Why do you think Dark Times is worth attending this year? To whom, besides all coffee enthusiasts it would also be interesting and important?
It is always for open and curious ones. No matter if you are connected to coffee or simply enjoying good and hopefull inspiring stories.

Last but not least. The coffee culture and drinking habits of Northern Europeans / Balts. Have you noticed any changes in recent years? Any thoughts on that and where we are headed?
I think we are still doing very first steps of local coffee culture, so it is very hard to talk about similarities and differences. But in my opinion all of us from Northern Europeans / Balts enjoy to do it slow and in a trustfull company.


Finally, if you could pick one place in Lithuania, Latvia and Estonia to have a first cup of your daily coffee in each of those countries, where would you head to? 
I value people, not places. I have always liked to start my day with coffee from my mom's Moka pot, but now more and more I enjoy brewed coffee by my wife, hah. We have a few friends in Riga and coffee tastes better with them, for sure, no matter where we are having it. Estonia is still a bit unknown land for me although we have had speakers and coffee guest from Tallinn. I am pretty sure I would start my day at their cafe. But I am going to repeat myself that for me it is much more important to have a cup of coffee with someone I like rather to have some rare special beans alone.

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For tickets and more information check out these links:
Dark Times Coffee Conference
Crooked Nose & Coffee Stories
@cnacs on Facebook
bilietai.lt

Photos courtesy by Crooked Nose & Coffee Stories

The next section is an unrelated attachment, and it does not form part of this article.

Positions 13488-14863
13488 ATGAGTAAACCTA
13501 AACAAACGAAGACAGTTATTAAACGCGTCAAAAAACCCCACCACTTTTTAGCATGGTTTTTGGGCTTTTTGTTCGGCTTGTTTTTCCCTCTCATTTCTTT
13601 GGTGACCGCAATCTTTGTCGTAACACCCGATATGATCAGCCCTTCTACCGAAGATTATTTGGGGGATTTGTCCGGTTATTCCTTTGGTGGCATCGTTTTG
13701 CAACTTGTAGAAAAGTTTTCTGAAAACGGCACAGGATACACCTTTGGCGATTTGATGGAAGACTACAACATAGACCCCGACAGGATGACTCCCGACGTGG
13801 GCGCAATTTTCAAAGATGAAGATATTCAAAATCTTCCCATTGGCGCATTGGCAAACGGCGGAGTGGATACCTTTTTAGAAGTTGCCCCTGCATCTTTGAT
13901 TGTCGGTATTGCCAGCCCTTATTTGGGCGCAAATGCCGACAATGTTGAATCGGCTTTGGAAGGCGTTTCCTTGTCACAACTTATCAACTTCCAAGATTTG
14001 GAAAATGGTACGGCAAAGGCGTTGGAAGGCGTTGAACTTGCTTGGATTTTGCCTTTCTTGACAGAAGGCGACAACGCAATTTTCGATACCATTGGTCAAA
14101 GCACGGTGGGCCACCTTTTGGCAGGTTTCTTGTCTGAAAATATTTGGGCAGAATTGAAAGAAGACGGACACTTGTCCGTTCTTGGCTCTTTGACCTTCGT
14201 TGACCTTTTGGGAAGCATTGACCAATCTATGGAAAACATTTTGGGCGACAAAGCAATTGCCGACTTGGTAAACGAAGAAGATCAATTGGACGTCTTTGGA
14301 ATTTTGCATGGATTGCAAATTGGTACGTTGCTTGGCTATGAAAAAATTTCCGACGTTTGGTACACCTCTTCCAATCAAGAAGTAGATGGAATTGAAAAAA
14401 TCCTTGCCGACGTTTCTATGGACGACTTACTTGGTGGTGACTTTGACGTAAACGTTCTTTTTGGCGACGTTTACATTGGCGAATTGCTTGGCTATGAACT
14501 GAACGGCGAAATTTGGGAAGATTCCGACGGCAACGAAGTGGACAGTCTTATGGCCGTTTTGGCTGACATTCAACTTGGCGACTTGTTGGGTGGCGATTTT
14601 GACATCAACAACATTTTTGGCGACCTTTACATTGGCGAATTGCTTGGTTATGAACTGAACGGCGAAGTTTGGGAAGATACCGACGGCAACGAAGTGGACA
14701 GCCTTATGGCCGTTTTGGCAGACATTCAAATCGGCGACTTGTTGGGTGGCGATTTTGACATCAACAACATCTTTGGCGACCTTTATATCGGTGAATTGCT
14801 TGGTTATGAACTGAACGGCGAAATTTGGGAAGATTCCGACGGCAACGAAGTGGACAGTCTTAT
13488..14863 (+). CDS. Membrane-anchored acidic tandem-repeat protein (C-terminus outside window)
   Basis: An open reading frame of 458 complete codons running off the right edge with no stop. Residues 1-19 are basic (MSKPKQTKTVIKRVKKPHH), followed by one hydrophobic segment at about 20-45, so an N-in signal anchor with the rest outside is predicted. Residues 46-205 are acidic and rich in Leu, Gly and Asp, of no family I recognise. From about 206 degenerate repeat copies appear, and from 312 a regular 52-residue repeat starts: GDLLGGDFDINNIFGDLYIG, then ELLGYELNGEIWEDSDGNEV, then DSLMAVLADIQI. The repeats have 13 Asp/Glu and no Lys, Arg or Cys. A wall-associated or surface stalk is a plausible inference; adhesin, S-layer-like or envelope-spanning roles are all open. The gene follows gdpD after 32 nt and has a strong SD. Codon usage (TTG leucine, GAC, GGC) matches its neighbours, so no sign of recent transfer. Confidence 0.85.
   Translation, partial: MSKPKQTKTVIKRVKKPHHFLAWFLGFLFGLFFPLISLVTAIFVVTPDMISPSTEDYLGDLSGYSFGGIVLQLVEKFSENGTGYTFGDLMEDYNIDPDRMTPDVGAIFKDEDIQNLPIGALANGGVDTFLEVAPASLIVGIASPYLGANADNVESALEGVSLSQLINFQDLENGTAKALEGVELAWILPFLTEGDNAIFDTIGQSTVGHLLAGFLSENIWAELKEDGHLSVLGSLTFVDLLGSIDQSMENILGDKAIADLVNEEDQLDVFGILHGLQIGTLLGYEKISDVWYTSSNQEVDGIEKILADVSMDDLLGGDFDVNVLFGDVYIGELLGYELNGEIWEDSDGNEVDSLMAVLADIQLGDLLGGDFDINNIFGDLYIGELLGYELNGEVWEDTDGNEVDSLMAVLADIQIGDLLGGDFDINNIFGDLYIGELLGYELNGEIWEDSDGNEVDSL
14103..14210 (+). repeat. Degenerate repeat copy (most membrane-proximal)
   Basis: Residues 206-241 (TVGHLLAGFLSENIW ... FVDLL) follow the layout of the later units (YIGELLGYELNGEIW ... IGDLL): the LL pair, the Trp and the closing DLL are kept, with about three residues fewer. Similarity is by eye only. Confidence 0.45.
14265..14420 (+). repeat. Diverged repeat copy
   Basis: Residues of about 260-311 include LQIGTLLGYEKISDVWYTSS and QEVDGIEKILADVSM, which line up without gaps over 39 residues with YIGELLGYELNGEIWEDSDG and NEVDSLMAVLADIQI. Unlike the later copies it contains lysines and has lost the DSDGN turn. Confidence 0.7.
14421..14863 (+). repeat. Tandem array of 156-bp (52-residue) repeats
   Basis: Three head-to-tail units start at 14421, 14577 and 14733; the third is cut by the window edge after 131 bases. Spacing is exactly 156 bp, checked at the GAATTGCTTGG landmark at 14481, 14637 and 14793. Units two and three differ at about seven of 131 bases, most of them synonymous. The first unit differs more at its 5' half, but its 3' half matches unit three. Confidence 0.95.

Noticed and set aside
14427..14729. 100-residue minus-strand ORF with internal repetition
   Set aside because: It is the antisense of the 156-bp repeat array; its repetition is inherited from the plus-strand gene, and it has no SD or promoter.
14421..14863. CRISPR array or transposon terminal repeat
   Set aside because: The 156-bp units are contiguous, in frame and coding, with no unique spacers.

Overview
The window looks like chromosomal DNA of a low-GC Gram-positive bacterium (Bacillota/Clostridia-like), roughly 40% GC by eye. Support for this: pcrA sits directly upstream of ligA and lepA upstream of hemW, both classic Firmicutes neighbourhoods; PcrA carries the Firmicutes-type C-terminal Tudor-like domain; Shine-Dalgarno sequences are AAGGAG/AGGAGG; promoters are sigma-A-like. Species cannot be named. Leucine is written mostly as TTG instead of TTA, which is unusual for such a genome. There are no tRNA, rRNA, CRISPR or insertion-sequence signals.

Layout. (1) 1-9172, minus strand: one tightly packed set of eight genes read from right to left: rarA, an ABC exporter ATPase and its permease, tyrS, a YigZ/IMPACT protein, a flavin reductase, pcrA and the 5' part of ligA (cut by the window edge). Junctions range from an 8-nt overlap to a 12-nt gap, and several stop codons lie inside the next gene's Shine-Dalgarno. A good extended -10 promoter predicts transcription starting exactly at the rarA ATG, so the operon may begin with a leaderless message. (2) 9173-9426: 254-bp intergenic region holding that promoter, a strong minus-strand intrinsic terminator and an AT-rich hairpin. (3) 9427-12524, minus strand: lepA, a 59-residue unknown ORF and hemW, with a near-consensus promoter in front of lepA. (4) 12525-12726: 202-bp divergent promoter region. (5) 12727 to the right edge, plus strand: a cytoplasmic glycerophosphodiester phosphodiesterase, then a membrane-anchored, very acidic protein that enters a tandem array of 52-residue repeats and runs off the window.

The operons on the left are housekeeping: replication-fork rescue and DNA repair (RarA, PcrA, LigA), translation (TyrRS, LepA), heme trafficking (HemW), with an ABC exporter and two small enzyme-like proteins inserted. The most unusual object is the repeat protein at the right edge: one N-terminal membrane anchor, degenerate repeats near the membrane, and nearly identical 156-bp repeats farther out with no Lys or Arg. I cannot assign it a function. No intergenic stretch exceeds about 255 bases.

Being Proud of Your Roots



Simple doesn't mean easy. The success of the matter is determined not by what ends up on the plate but by the elimination of excess and by creating serenity in essential form and space. It is the essence and the purity of philosophy, the simplicity of form and values.

Elegance and beauty on a plate, as in life, may be deceptive, illusionary. Not once nor twice it turns out to be blank, inhospitable and boring. Merely sometimes, in those rare cases, the beauty of the outside carries so much more – a very clear idea, direction and philosophy. As well as the hard work and a choice to take the difficult route, the different path which results in a feeling on a plate.
 
To get to know food and philosophy that is living behind the restaurant's name and interior which looks like a perfect picture, you have to take your time, sit down at the table with the owners and talk hours about why this way and not another. 

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I wrote these words in my notebook almost two years ago, enchanted by the Lithuanian character and northern simplicity,  inspired by the calmness that hosts brought to the table and their beliefs that everything comes in its own time. Be it seasonal ingredients or success.